Most people know that red wines are commonly served with hearty dishes like beef and white wines go well with chicken or fish. It's not merely an arbitrary rule set by some secret society of vintners and chefs from long ago. Flavors are paired because they enhance each other. It's physical - our palates like certain combinations. Those same principles apply to beers which range from mild and light-bodied to strong, dark brews. But selecting your beer is only half the job. There's no better meal to complement your choice than a delicious plate of sausage. How to choose the right partners? As a general rule, follow the colors: light goes with light, dark with dark. Here are a few ideas for sausages and suds:Sausages made from white meats (chicken and veal) work well with light beers. When you serve Weisswurst (it literally means white sausage), look for a pilsner or wheat hefewiezen lager. If your tastes run to spicy sausages like an Andouille, you can choose a pale ale. Richly flavored sausages like those made with lamb and plenty of garlic and herbs should be served with medium bodied amber ales ('steams') or you might go with the deeper flavor of a porter. And finally, the tasty smoked and black sausage varieties need a strong beer like a stout or barleywine. Here are a few suggestions for your next trip to the market or specialty beer and wine shop where you'll find a tempting array of options.• Light bodied beers: Pilsner Urquell, Sierra Nevada Summerfest, Pyramid Hefewiezen, and Odell Brewing's Easy Street Wheat.• Pale Ales: Samuel Adams Pale Ale, Stoudts American Pale Ale, and Flying Dog Doggie Style Classic Pale Ale.• Steams: Anchor Steam, Mountain Goat Steam Ale, Flying Dog Old Scratch, and Steamworks Steam Engine Lager.• Stouts: Guinness Stout, Sierra Nevada Bigfoot Barleywine Ale, Rogue Shakespeare Oatmeal Stout, and Bell Brewery's Third Coast Old Ale.We hope we've whetted your appetite for a 'cold wet one' that links up perfectly with whatever type of sausage is on your menu tonight.
Want to impress your friends with all you know about sausages? We thought so!Sausages have a proud and fascinating history:• The word sausage comes from the Latin word 'salscius', meaning 'prepared by salting'.• Sausages were mentioned in The Odyssey which was written over 2700 years ago.• In the fourth century, the Catholic Church banned the eating of sausages as a sin as they were associated with pagan festivals. (We're glad they changed their minds about that!)• During WWII, sausages were called Bangers because they had so much water in them, they exploded when fried. (Hint: sausages should be cooked slowly over medium heat and will only burst if cooked too quickly. Don't prick the casing; it lets the flavor out.)Uncle Sam is watching:• San Luis Sausages are USDA inspected and approved.• The plant is inspected daily. We never know when the inspector will show up or how long the inspection will last.• Nothing in a USDA plant is ever allowed to sit directly on the floor. (The USDA must know that the delicious taste of our sausages has us walking on air.)• All products must have an approved USDA label before they can be sold. Once that label is obtained, the recipe can't be changed. We bet you didn't know that:• All of our meat not only goes through a grinder, but a metal detector and bone collector too.• More sausages are eaten on Saturday than any other day.• Keith Richards loves his British sausages so much he won't leave home without them! Whenever the Rolling Stones travel to exotic destinations, a supply of sausages goes with them.Now that you're a sausage expert, you'll be the life of the party. Of course, it would also help if you went to the party with enough San Luis Sausages to feed the crowd. Just an idea.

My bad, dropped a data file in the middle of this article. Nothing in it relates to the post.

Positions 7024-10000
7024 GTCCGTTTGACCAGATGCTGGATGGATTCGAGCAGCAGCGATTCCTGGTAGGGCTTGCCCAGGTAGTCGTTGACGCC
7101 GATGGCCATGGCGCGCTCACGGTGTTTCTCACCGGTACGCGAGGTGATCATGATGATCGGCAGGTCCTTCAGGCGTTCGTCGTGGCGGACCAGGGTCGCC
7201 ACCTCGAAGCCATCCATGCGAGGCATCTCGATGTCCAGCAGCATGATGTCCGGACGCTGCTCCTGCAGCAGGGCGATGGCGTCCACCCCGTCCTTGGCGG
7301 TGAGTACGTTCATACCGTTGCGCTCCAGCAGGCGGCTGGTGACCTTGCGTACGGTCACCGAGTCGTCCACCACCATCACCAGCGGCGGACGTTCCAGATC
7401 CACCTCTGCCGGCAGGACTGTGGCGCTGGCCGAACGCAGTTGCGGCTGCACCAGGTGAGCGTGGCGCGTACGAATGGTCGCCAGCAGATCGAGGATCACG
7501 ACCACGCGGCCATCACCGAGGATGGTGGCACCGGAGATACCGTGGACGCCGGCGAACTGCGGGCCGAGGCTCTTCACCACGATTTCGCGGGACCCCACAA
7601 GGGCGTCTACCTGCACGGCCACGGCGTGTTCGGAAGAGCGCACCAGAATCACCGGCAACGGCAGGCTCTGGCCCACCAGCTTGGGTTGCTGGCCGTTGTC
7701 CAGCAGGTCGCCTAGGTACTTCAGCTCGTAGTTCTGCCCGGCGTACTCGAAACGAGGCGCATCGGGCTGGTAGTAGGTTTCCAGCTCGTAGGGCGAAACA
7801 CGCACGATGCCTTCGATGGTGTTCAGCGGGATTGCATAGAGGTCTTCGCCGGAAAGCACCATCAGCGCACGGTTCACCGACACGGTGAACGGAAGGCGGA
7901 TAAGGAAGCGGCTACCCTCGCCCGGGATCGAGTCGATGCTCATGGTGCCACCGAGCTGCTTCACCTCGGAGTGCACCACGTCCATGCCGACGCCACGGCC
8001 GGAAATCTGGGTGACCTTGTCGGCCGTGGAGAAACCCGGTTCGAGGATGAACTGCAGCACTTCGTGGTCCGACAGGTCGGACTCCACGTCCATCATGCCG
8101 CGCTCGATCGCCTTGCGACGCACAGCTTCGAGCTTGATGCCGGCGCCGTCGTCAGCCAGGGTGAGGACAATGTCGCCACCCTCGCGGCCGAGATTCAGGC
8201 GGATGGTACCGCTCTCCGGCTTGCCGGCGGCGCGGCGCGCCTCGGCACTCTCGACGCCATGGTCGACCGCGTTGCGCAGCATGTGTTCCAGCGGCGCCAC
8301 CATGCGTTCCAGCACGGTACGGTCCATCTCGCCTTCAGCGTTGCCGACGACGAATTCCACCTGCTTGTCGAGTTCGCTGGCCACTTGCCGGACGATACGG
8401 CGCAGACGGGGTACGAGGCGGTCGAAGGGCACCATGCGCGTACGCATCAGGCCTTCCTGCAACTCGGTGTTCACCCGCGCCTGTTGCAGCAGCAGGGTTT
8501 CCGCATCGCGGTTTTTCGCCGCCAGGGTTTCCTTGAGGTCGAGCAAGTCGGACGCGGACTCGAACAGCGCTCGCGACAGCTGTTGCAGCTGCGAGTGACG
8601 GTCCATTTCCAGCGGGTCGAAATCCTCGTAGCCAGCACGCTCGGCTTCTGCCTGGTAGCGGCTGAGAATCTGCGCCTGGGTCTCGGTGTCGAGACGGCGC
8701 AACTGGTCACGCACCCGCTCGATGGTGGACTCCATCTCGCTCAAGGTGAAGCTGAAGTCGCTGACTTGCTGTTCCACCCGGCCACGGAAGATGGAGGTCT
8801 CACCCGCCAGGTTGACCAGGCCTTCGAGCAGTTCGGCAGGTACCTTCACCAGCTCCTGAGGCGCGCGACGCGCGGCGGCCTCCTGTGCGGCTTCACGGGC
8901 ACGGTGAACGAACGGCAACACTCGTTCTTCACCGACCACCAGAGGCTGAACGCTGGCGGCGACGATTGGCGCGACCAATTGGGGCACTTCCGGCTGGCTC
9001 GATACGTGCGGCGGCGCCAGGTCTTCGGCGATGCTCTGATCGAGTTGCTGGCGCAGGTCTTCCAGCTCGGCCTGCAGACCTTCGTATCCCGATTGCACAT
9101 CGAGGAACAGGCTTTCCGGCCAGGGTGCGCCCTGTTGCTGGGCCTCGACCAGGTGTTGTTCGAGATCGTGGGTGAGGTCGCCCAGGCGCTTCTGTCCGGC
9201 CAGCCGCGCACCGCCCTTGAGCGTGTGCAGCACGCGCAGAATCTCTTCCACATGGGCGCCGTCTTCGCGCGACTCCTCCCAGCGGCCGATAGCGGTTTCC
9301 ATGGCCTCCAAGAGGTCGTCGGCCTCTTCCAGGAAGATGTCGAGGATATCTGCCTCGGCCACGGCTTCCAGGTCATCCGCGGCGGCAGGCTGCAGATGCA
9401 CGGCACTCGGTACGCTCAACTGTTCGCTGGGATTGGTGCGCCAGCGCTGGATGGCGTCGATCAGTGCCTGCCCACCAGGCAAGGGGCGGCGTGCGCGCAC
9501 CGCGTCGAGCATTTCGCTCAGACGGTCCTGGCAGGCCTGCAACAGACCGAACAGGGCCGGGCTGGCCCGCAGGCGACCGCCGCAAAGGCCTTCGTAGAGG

Some time ago, when it was suggested to us that San Luis Sausage Company become certified as a WBE (Woman-owned Business Enterprise) we had no idea what the process was or how it would benefit us.
If you're not familiar with the term WBE, here it is in a nutshell - or in a sausage casing, as we prefer to say:Programs that certify disadvantaged, minority, and women-owned businesses represent an effort to give such companies a shot at contracts they might not otherwise have the market power to win. The programs create an incentive for large corporations and government agencies to seek out and include suppliers that reflect the changing demographics of the country. WBE certification starts with the requirement that an applicant must be an independent U.S. based business that's at least 51% owned and controlled by one or more women, although there's more to it.
You've heard the old saying, "There are two things you don't want to see being made: sausages and laws." In our case, you'd probably be delighted to watch how we make sausages. Perhaps the WBE certification process fits better.
Applications, documentation, fees, and site visits are all part of the review process. Many applicants quit before reaching the goal. But for those who stick it out as we did, the reward is access to more corporate and government supply chains. Truth be told, dealing with the bureaucracy can be frustrating. Twice, our application got lost and we had to track it down. We almost gave up several times but saw it through to receive certification last July from NWBOC (National Women Business Owners Corporation) and from WBENC (Women's Business Enterprise National Council) this past January.